Taking sides over Parkside

When the Buncombe County Board of Commissioners sold a small piece of land to developer Stewart Coleman‘s Black Dog Realty back in November 2006, the transaction attracted little notice. Originally packaged with a slew of other items on the consent agenda, it was pulled, briefly discussed—and then unanimously approved.

By any means: Candidate Cecil Bothwell charges that the Parkside sale was illegal, and says it should be reversed. Photo by Jonathan Welch

Fast-forward to the current election, however, and things couldn’t be more different. It turns out that the parcel included a small piece of City/County Plaza—a public park in the heart of Asheville—and its sale without so much as a public hearing now stands at the center of a firestorm including lawsuits, public protests and packed Planning and Zoning Commission meetings.

Both the sale itself and the way it was approved—some commissioners said later that they hadn’t been clear about what they were voting on—have drawn sharp public criticism. Coleman plans to build an 11-story, mixed-use development—including condos—on the site.

Even the four commissioners currently seeking re-election are divided about the matter. Some say they regret their vote and that the whole affair points up the need for better communication. Others defend the decision, asserting that the criticism is just the nature of politics.

But candidate Cecil Bothwell, a contender in the May 6 Democratic primary, goes one big step further.

“This sale was illegal, and we should use any legal means to reverse it,” he declares. “That includes eminent domain, if [Coleman] isn’t willing to sell.” (Bothwell, a former Xpress reporter, covered the issue for this paper until late last year.)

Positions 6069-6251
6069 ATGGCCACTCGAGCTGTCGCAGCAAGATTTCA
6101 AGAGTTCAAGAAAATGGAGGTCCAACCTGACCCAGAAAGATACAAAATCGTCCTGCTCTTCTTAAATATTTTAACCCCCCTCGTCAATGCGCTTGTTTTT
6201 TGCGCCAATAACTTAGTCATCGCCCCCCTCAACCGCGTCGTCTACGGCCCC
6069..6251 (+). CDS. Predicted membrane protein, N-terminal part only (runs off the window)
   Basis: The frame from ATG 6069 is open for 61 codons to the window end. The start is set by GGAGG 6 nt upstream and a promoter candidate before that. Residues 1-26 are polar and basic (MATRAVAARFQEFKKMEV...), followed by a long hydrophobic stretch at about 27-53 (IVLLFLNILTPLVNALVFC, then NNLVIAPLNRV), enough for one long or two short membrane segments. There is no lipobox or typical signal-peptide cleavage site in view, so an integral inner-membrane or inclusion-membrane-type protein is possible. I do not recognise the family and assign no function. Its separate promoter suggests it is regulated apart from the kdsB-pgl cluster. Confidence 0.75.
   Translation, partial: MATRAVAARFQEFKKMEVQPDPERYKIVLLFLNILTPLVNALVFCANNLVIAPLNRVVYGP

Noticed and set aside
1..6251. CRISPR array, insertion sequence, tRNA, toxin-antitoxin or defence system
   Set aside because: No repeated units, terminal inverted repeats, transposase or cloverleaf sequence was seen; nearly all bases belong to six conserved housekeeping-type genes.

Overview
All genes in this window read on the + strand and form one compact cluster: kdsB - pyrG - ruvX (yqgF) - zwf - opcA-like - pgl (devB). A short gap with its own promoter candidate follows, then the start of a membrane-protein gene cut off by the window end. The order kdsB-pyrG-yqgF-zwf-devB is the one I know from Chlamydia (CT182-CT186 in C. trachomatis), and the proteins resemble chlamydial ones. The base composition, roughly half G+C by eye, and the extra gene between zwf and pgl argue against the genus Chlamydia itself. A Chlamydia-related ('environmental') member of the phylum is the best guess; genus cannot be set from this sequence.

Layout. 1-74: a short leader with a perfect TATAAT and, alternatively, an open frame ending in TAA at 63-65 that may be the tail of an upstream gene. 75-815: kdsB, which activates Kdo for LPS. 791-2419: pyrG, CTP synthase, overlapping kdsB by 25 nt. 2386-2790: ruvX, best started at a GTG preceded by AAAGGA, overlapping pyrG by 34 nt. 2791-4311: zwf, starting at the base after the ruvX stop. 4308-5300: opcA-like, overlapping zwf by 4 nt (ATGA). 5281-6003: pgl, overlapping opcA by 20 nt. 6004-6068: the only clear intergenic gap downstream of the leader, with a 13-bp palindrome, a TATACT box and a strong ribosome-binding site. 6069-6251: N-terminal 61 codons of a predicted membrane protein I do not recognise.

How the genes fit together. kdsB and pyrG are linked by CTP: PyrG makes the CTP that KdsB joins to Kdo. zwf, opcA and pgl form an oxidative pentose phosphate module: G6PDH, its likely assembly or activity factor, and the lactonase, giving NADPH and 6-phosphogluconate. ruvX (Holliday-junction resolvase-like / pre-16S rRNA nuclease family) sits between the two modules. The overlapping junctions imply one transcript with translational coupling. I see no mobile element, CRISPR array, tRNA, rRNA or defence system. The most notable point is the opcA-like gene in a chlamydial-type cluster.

Parkside, he contends, is an example of the kind of “government in the backroom” that Bothwell charges is far too common in the board’s decision-making process.

What do we do now?

by David Forbes

The controversial sale of public parkland to developer Stewart Coleman is getting plenty of attention by candidates for the Buncombe County Board of Commissioners. And while few have joined Cecil Bothwell in calling for reversing the sale (see main story, “Taking Sides Over Parkside”), many maintain that the decision shows the need for greater transparency in the way the board makes decisions. Here’s what the candidates had to say about it.

Democratic primary

K. Ray Bailey: “I’d do all I could as a county commissioner to make this a public process. There needs to be a common-sense approach here. I’m on the conservative side fiscally, so any decision to sell property is very important and needs to be considered very, very carefully.”

Cecil Bothwell: See main story.

Vernon E. Dover: “Some of the commissioners have said it was a mistake, though I don’t think we’ll ever know if it was intentional or not. We need to work with [developer Stewart] Coleman concerning what goes in there—and I certainly hope they will be.
“We don’t have all the details, and everyone makes mistakes, but I do believe we have to have transparency.”

Robert E. Hill: “Just from what I’ve observed, I think there were some meetings and discussion on this before the issue came up. Any meetings on topics this large [and] this important need to involve the whole board in public, before everyone.”